Dusted Reviews

Tiny Vipers - Hands Across the Void

today features
reviews charts
labels writers
info donate

Search by Artist

Sign up here to receive weekly updates from Dusted

email address

Recent Reviews

Dusted Reviews

Artist: Tiny Vipers

Album: Hands Across the Void

Label: Sub Pop

Review date: Aug. 17, 2007

Tiny Vipers is one Jesy Fortino, a twentysomething Seattle songwriter and guitarist. Although she gets some help from guitarist Ben Cissner and producer Chris Common, her debut Hands Across the Void is decidedly a solo work, and a most intimate one at that. Most of the tracks on Hands consist only of Fortino’s simple guitar lines and her emotive wail of a voice, supported from time to time by a background wash of synths and feedback. Alongside the album’s apparent intimacy, however, lies a sense of impenetrability: Fortino invites the listener in only to gently push him away, hinting at depths that remain unrevealed.

While the overall tone of Hands is uniformly dark and foreboding (it wouldn’t be a stretch to label it goth-folk), it’s the vacillations and nuances that Fortino achieves within this mood that make the album particularly interesting. At times, she can be straightforward and inviting, matching confessional lyrics to inviting melodies (“On This Side,” “Shipwreck”). Yet even at her most accessible moments, something remains of the forbidding darkness that fully emerges on “Swastika,” the album’s 10-minute centerpiece. While it’s tricky to ascertain exactly what Fortino’s after on this curiously-titled track (the lyrics are often difficult to make out, and not printed on the packaging), it has something to do with elemental themes at play throughout Hands: the dualities of light and darkness, day and night, death and rebirth, destruction and creation, and the cycling between each of their terms. She can be a rather abstract lyricist, but this abstraction suggests a spiritual depth that gives her work a seriousness and weightiness that’s light years beyond that of most of her peers. The spiritual undertones are reflected in the music as well: the sustained single notes and chant-like vocals of “Swastika” suggest the incantations of Buddhist monks (and it’s probably not beside the point that Fortino dedicates her album to the people of Tibet either).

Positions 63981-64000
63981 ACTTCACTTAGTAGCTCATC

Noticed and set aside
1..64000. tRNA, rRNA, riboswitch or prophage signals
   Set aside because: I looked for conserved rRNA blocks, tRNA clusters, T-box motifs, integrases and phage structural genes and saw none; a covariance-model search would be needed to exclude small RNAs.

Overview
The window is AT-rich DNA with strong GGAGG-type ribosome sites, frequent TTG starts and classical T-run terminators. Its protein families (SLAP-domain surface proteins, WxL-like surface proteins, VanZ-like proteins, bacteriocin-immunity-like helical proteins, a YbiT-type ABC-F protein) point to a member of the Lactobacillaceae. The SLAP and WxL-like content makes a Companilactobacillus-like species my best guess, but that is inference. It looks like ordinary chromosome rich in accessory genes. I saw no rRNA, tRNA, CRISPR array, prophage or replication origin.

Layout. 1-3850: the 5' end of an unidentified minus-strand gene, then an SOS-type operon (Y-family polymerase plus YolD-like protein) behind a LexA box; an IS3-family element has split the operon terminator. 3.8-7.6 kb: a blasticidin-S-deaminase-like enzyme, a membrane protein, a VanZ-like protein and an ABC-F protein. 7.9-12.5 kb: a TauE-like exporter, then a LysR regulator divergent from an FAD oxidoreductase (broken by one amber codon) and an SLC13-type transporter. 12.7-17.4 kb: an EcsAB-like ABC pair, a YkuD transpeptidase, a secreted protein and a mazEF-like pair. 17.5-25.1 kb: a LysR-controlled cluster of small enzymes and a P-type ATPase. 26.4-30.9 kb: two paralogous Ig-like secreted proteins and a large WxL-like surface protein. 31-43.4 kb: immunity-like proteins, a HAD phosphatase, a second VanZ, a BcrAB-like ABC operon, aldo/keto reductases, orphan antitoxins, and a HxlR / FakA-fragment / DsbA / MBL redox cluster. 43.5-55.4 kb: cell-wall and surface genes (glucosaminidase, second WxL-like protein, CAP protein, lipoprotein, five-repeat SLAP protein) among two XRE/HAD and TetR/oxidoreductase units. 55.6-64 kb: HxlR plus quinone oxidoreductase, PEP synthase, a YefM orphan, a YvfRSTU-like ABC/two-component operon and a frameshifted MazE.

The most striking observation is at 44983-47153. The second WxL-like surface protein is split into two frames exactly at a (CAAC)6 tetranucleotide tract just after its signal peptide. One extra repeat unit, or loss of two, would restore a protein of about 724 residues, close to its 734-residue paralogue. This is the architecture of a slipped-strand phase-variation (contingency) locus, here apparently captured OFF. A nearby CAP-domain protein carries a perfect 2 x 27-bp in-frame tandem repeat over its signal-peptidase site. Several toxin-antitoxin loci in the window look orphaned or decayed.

Although subtle, Fortino’s fluctuation between more accessible folk fare and dark dirges seems to mark a deliberate thwarting of listener expectations: what the lo-fi, stripped-down arrangements and raw vocals of Hands Across the Void ultimately express is not the person-to-person communication or “self-expression” that they usually connote, but rather something much more impersonal and deeper. Fortino is concerned with things much bigger than herself, and her music is more meditative than expressive. Indeed, one often has the sense that these songs were not meant to be heard at all; they seem less a product conceived with an audience in mind than they do Fortino’s own self-sufficient explorations. While Hands Across The Void may seem forbidding at times, its inscrutability is not a product of cageyness or pretension, but rather an uncommon ability to conceive of one’s art as something other than “self-expression.”

By Michael Cramer

Read More

View all articles by Michael Cramer

Find out more about Sub Pop

©2002-2011 Dusted Magazine. All Rights Reserved.